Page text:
History of Famous Technology Icons
A symbol is an object that
represents, stands for, or
suggests an idea, visual
image, belief, action, or
1: a usually pictorial representation : IMAGE
2: [Late Greek eikōn, from Greek] : a conventional religious image
typically painted on a small wooden panel and used in the devotions
of Eastern Christians
3: an object of uncritical devotion : IDOL
4: EMBLEM, SYMBOL <the house became an icon of 1960's residential
architecture — Paul Goldberger>
5a: a sign (as a word or graphic symbol) whose form
suggests its meaning
5b: a graphic symbol on a computer display screen that
usually suggests the type of object represented or the
purpose of an available function
What is an Icon?
• It is known as a ―snail‖ in Italy and a ―monkey tail‖ in the
Netherlands. For lack of better term Spanish and Portuguese used
―asperand‖ or ―ampersand‖ but did not achieve widespread use.
• As far back as the sixth century, @ was used as a ligature to
combine the letters of the Latin preposition ad into one pen
• It was used in Venetian and Spanish trade dealings as a unit of
measure. Eventually it came to mean ―at the rate of,‖ as in ―12
peaches @ $1.50—for a total of $18.‖
• By 1885 the symbol appeared on the American Underwood
typewriter, though it was used less and less over time.
• In1971 Ray Tomlinson, charged by the tech R&D company Bolt,
Beranek and Newman with developing a way to send messages
between computers on the ARPAnet.
• Ray decided to use the symbol in an early e-mail because it
naturally implied location—and was already on keyboards.
@ symbol used as the initial "a" for the "amin" (amen) formula in the Bulgarian
translation of the Manasses Chronicle (c. 1345).
@ used to signify French "à" ("at") from a 1674 protocol from a Swedish court
The Aragonese @ symbol used in
the 1448 "taula de Ariza" registry to
denote a wheat shipment from
Castile to the Kingdom of Aragon.
"Tomlinson performed a powerful act of
design that not only changed the @
sign's significance, but enabled it to
become an important part of our identity
in relationship and communication with
others.” – Sr. Curator MOMA
@ is the only icon to be included in the
MoMa’s architecture and design
Switch Off Your Phones
• During World War II, engineers started using a binary system to
label power buttons: 1 meant ―on,‖ and 0 meant ―off.‖ That system
evolved into this icon.
• It was created by the International Electrotechnical Commission
(IEC), which combined both numerals. The IEC intended it to mean
• Electronics Engineers later put forward a different definition:
Mac Air Keyboard
Copy – Paste
• Apple Key, Open-Apple Key, Pretzel Key, Squiggly Button, Meta
• Steve Jobs in 1983 made the Apple logo less ubiquitous. Until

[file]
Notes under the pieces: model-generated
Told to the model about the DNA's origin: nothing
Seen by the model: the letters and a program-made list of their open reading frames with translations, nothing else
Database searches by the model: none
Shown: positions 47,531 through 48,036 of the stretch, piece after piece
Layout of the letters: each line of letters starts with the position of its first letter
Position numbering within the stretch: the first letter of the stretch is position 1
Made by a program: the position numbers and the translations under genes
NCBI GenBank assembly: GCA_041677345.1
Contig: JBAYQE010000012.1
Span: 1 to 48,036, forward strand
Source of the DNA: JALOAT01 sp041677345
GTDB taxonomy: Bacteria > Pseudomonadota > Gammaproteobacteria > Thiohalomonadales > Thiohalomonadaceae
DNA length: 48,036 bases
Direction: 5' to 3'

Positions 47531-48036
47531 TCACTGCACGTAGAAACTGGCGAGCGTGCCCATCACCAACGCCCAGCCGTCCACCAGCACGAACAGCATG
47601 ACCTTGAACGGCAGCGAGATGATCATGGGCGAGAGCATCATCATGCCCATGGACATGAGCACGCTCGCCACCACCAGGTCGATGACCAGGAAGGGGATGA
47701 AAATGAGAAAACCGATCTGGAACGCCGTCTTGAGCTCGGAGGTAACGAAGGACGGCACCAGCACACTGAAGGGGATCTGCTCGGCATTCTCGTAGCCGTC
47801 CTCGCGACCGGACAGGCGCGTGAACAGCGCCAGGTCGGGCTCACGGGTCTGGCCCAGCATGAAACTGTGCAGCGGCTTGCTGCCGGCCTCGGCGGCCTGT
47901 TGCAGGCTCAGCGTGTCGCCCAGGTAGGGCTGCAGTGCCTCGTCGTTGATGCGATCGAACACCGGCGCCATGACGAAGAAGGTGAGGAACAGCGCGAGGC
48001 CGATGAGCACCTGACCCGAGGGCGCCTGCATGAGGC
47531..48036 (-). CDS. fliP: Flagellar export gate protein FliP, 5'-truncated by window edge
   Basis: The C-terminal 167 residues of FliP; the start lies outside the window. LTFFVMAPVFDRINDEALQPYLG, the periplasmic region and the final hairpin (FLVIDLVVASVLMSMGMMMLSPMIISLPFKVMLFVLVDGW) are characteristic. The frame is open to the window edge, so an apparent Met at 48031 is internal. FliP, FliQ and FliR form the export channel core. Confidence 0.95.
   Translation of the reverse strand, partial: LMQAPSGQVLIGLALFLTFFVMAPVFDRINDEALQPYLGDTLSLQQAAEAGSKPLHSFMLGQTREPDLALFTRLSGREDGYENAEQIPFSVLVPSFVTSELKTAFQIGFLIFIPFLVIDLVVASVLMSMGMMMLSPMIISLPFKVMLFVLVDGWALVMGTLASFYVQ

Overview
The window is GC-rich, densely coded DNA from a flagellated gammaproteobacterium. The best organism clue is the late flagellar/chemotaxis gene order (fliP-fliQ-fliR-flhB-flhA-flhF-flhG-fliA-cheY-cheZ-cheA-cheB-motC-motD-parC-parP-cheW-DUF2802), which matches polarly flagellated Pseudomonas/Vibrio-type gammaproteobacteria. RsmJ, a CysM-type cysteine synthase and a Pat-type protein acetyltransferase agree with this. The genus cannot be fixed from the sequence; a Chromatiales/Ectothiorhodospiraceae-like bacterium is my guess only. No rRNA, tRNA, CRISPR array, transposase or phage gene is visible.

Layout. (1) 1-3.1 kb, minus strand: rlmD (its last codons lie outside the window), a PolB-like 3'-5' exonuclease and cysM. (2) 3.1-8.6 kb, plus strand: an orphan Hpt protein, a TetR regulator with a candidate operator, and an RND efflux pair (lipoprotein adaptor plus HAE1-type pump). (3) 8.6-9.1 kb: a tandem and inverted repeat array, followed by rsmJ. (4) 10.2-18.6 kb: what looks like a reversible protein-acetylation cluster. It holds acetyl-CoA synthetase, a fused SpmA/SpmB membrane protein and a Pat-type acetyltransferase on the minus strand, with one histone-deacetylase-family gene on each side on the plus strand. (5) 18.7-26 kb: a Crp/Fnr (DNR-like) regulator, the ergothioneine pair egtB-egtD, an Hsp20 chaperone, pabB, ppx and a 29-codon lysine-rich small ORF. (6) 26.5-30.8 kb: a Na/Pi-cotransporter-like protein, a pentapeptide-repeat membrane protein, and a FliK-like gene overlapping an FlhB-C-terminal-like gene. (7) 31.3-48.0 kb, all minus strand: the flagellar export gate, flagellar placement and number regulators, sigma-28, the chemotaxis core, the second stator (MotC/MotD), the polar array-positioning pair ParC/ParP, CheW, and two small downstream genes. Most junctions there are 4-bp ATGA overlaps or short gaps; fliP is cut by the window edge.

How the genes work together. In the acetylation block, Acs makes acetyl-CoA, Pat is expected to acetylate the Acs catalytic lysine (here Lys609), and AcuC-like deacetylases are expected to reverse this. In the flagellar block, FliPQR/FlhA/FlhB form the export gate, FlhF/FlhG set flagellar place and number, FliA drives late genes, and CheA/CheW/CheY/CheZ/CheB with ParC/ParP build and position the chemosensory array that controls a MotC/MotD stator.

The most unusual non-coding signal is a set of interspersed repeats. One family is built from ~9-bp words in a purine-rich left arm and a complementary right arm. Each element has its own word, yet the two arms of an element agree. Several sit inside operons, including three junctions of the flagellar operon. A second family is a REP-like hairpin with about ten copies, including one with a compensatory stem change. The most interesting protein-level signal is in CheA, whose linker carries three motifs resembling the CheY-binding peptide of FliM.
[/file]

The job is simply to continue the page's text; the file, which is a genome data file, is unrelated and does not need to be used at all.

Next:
then, the key was marked by the Macintosh fruit.
• Andy Hertzfeld from Mac development team, along with designer
Susan Kare, wound up choosing this looped square after leafing
through a dictionary of symbols.
• In ancient times it was put on homes and utensils to ward off bad
luck, and it’s still used as a ―local attraction‖ sign across Northern
• The symbol is also known as St. John’s Arms or Saint Hannes
cross, related to Swedish sankthanskors and Finnish
Cheese moulds with Saint John’s Arms motif, seen in the Finnish
National Museum, Helsinki.
Send Me The Song!
• The symbol for a short-distance wireless connection is derived
from two runes representing the initials of King Harald Bluetooth,
who ruled areas of Denmark and Norway in the 10th century.
• The Bluetooth logo is a bind rune merging the Younger Futhark
runes Runic letter (Hagall) (ᚼ) and Runic letter (Bjarkan) (ᚼ), King
• King Bluetooth was famous for uniting the Danish tribes; his
technological counterpart is a way to unite devices through the
exchange of signals.
• The name was suggested by Intel’s Jim Kardach, who was part of a
multi-company working group, and was intended to be
• The technology had to launch quickly, the group decided to go
with ―Bluetooth‖ until the marketing folks could come up with
something better, which they never did.
Where is my USB?
• This icon is based on Neptune’s trident, the mighty Dreizack.
• The circle, triangle, and square on the icon indicate different types
of electronic devices that can be connected.
• The FireWire symbol was designed by Apple in 1995.
• It is used to indicate a way to rapidly transfer data between
devices – faster than USB.
• The three icon prongs represent video, audio, and data.
• Initially, the symbol was red, but was later altered to yellow for
unknown reasons – but not all devices use it in color.
No FireWire slot?
External Hard Drive
• Ethernet icon was designed by IBM’s David Hill.
• The icon resembles three connected computers.
• It was intended to depict a network of multiple devices.
Seriously? No WiFi!
Dell Studio Hybrid
Gizmodo points out, the
symbol looks a lot like
Ethernet inventor Bob
Metcalfe’s early sketches of the